As it says in the Bible in Hezekiah 5:10, “The one who sets the plan in motion, but verifies it not, is worse than a fool.”
Okay, you know that there’s no book of Hezekiah in the Bible. But, the statement is accurate, especially as it pertains to verifying the state of our security. And verification does not take an advanced science degree. (After teaching three classes for NASA Kennedy Space Center, I’ve shied away from saying, “not rocket science.”) All it takes is a plan and a tool.
Years ago, when I was in the firewalls business, I sent someone on an installation job. The customer was replacing a packet-filtering firewall with our more robust application gateway firewall. Unlike today, when everyone has detailed specific, up-to-date, and relevant policies, the customer did not have a security policy, besides the Primordial Security Policy (see NetSec Letter #17, http://www.avolio.com/columns/17-TheNefariousAny.html ). In the process of gathering firewall-specific policies, the installer asked, “Do you permit outbound FTP requests?” To which he got the reply, “No.” The installer sat down at a screen, typed in the FTP client command “ftp ftp.uu.net” and found indeed they did permit it. The written policy or the policy in the administrator’s head did not permit it, but the policy as implemented did. All it took to verify the policy was typing that one command.
Yes, it is really more involved than that. To be thorough, one would have to test every network port. To do that, you use an automated tool. There are commercial tools such as ISS’s Internet Security Scanner ( www.iss.net ) and freely available tools like NMAP ( www.nmap.org ) and Nessus (www.nessus.org ). You aim these scanners at the system or systems you wish to test, and pull the trigger. They automatically scan ports, look for known vulnerabilities.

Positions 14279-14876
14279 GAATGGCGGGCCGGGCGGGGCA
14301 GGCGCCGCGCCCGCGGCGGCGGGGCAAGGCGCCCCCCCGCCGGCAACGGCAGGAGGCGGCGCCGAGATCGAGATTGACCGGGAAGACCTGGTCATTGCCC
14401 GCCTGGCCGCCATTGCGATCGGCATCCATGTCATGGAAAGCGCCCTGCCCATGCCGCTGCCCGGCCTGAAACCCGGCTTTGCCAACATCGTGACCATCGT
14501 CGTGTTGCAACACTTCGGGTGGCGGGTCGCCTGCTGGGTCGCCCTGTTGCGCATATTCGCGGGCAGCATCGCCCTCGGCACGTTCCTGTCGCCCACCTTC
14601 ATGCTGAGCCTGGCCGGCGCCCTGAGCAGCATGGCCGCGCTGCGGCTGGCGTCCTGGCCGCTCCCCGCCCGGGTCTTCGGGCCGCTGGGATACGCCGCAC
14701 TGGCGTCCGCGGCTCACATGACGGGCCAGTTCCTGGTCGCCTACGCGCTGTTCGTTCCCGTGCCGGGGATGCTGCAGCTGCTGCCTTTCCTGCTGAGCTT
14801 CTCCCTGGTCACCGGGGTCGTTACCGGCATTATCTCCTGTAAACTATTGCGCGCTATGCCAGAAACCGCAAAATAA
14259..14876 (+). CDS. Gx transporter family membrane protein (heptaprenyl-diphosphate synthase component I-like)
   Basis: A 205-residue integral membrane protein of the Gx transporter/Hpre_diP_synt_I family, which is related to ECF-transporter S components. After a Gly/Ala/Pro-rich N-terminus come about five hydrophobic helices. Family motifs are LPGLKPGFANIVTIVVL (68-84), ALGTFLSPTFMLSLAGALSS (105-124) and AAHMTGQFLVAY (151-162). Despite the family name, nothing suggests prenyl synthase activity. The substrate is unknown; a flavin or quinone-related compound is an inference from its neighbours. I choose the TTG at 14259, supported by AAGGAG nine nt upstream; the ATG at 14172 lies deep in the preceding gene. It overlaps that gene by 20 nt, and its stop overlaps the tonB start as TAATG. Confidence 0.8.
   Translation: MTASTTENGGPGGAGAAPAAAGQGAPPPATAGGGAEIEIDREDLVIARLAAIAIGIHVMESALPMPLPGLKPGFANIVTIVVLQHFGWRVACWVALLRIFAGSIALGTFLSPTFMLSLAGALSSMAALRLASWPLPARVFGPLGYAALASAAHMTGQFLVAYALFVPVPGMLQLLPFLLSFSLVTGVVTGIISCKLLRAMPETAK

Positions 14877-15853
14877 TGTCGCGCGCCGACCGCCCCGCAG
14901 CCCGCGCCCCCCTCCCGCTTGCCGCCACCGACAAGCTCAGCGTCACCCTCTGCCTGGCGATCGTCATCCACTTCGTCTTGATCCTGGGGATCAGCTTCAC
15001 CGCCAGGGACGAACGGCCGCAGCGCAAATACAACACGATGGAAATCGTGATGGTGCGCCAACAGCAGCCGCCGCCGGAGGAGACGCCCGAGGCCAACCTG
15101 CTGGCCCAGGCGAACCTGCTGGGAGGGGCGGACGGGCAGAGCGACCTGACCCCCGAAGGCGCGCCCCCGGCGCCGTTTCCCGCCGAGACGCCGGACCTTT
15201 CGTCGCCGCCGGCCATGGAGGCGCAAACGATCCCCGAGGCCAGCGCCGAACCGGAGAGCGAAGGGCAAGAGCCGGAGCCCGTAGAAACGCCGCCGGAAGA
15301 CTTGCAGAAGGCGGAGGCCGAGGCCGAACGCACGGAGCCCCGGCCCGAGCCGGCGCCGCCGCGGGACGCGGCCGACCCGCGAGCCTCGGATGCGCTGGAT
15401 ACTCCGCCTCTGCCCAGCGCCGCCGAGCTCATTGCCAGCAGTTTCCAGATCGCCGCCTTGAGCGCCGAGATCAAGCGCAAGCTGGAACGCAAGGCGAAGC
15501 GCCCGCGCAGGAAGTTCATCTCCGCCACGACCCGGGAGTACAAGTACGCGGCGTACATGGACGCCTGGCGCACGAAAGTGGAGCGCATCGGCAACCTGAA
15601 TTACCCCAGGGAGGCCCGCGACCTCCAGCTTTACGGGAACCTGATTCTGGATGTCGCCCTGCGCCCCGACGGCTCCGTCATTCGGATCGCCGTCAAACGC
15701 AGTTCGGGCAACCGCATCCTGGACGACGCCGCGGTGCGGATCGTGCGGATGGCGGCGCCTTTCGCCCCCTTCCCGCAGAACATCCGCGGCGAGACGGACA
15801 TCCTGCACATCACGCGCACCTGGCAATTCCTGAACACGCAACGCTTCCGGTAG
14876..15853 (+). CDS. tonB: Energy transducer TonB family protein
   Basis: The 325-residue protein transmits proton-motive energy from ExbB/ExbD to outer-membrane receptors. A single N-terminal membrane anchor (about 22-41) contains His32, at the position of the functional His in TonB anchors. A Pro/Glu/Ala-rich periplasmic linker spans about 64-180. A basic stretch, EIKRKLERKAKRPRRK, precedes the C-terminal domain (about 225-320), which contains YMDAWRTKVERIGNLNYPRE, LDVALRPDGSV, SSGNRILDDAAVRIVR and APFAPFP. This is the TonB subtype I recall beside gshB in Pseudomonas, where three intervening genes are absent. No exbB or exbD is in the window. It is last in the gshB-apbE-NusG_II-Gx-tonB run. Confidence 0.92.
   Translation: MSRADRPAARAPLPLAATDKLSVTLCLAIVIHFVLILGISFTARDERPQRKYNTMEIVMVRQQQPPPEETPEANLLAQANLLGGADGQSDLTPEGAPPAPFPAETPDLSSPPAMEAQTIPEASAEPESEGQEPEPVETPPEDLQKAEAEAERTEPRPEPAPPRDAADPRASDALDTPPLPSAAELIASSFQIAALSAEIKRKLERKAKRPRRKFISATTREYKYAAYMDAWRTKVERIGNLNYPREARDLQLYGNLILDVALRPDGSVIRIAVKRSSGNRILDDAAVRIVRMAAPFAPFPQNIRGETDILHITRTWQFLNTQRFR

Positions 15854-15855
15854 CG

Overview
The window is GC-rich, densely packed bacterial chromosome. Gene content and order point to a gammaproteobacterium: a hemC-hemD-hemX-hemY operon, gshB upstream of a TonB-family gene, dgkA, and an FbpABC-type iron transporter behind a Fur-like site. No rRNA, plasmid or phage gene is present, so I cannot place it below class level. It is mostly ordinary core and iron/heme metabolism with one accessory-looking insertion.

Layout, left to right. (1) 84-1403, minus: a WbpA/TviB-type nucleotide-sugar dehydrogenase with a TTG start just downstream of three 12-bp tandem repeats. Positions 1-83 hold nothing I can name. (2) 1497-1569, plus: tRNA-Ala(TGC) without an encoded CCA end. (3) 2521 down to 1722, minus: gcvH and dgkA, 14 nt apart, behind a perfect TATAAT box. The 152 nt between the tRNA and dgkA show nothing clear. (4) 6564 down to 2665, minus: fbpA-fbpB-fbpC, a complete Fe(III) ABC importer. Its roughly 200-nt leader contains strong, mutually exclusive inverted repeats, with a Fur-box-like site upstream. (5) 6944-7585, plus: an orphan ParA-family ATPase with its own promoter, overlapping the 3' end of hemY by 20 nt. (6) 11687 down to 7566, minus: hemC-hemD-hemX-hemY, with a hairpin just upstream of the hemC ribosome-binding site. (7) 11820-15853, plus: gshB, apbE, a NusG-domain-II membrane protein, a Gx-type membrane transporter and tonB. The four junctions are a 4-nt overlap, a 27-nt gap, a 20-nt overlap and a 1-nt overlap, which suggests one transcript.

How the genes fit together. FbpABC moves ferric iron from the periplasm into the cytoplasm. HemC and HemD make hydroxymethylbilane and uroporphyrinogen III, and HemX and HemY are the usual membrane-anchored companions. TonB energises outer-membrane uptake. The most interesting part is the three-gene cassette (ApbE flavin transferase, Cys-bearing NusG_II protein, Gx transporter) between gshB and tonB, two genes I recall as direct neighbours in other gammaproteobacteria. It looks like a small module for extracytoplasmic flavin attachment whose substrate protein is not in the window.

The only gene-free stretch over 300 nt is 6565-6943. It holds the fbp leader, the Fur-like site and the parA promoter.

A note of warning: running scanners against systems is considered a hostile act, and in some places is a criminal offense. Don’t think of scanning a computer that you don’t own, or for which you are not responsible, or that you have not been hired to scan.
Recently, my company took on the task of assessing the vulnerability of a web server. There is more to a vulnerability assessment than running a scanner and interpreting the results, but this is part of what we did. We used Nessus running on RedHat Linux and were very happy with the results.
First, we started with a plan, and so should you. All I mean by this is, know what you are testing. Know what should be there. If you are testing an FTP server and you find and FTP listener running on port 21, it is not a surprise. If you know you are testing a web server, and you were told that it is only used for web-related services, you should be surprised to find running listeners for SMTP (e-mail), and TELNET (terminal services).